Temperature and Heating

As with all reptiles, carpet pythons are ectothermic animals, meaning it is important to provide them with an external heat source and thermal gradient for proper digestion and gestation. There should be a warm side and a cooler side to the enclosure. To create the warm side, you can use an under tank heater (UTH), Flexwatt heat tape, or a radiant heat panel on one half of the enclosure. Many commercially available plastic and PVC enclosures and racks come with their own heating elements. The warm side should remain around 87-90 degrees Fahrenheit. It is also important to disallow any snake to come into direct contact with any heating element, as thermal burns can result, and can sometimes be severe, requiring professional veterinary attention. Additional lighting other than the room's can improve the enclosure's aesthetics and visibility within, but is not required for most species of snakes. If you want additional lighting, mounting a fluorescent light on the ceiling of the enclosure and setting it on a timer to create a photoperiod is always an option for you.

Morelia Spilota Spilota - diamond PythonSubstrate
The substrate is the enclosure's bedding. Newspaper, commercially available cage liner material, cypress mulch, or coconut husk fibers are all acceptable substrates to use for carpet pythons. Avoid pine and cedar shavings, as these substrates are toxic to snakes. The substrate should be kept dry and be spot cleaned when needed to reduce the likelihood of bacterial outbreaks. A complete substrate change and replacement should be done periodically as well, with that interval depending on the substrate being used.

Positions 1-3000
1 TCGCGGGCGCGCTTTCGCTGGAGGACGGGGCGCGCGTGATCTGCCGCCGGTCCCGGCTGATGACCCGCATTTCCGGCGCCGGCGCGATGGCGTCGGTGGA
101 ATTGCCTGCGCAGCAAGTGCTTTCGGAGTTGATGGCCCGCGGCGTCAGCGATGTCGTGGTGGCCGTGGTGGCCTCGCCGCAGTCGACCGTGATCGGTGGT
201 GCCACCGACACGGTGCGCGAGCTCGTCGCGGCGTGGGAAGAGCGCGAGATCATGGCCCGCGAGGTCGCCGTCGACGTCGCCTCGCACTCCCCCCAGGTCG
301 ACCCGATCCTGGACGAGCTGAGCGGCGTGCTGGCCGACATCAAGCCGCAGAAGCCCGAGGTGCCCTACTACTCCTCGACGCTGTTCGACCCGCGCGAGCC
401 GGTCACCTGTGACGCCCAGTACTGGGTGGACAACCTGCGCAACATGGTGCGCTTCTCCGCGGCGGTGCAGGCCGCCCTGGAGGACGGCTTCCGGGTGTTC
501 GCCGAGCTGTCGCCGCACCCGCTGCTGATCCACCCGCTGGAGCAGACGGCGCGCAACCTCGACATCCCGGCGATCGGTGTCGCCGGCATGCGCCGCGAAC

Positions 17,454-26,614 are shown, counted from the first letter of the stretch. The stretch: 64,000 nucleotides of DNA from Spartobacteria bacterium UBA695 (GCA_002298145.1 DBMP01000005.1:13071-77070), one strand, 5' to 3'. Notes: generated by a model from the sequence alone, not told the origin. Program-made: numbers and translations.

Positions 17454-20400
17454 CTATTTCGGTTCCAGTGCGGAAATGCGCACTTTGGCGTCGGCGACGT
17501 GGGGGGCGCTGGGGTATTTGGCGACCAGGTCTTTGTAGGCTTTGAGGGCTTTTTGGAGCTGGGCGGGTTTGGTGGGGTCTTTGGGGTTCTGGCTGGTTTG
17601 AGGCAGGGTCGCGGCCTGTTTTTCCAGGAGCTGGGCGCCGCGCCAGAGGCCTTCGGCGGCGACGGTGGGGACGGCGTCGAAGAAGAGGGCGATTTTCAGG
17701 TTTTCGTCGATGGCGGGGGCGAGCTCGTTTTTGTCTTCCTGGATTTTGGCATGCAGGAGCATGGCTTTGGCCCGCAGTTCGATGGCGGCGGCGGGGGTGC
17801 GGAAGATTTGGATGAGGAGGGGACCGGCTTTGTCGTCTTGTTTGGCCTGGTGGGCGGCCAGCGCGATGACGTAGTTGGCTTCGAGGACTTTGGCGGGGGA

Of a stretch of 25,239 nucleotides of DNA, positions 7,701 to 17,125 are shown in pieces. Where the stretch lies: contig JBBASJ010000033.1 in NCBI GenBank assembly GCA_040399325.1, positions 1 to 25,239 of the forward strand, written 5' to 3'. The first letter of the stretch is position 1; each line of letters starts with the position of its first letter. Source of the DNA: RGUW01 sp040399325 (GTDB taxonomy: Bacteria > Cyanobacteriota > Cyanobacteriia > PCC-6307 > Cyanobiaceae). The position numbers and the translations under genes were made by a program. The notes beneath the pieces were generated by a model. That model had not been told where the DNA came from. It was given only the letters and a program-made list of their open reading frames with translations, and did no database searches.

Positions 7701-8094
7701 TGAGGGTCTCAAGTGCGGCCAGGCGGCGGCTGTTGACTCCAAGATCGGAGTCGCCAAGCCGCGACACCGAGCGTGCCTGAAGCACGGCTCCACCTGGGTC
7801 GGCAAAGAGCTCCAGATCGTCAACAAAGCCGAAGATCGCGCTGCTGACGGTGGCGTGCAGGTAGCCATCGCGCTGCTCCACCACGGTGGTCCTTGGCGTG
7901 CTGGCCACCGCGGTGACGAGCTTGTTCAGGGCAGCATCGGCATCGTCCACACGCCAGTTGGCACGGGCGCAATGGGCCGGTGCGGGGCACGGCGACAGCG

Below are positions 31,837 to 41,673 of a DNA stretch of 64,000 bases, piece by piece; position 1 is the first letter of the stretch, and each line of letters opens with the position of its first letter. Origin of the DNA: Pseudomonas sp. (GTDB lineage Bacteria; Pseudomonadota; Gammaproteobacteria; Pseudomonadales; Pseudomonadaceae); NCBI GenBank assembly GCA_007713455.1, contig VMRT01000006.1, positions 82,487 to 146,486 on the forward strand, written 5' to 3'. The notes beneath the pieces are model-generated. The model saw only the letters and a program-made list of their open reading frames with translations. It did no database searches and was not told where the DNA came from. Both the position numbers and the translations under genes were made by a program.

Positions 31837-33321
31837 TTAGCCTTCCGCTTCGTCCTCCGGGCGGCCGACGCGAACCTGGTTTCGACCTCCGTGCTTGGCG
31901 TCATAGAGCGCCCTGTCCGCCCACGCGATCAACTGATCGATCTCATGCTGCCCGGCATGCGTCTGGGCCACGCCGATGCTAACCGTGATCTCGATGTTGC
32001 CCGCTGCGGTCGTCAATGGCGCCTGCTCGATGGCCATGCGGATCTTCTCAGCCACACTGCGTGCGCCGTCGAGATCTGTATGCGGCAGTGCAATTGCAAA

Feeding and Diet
As with all boas and pythons, carpet pythons are non venomous constrictors. They are opportunistic feeders in their native range, and will feed on a variety of small to medium sized rodents and other mammals, birds, and occasionally reptiles such as lizards. Young carpet pythons should be started off weekly on one to two rat pinkies, with the size of the prey item increased accordingly as the snake grows. A general rule of thumb to follow is to offer prey items that are no larger than the widest point of the snake. The reason why rats are suggested as feeders is that adult carpet pythons that have been raised initially on mice as hatchlings/juveniles may be difficult to transition over to rats. An adult carpet python accustomed to only taking mice would need to be fed greater quantities of mice, since mice are a smaller prey item than rats, thus making the animal more costly and impractical to maintain. At the same time, It is important to remember not to overfeed any snake, since obesity and compromised health of the snake can result over time.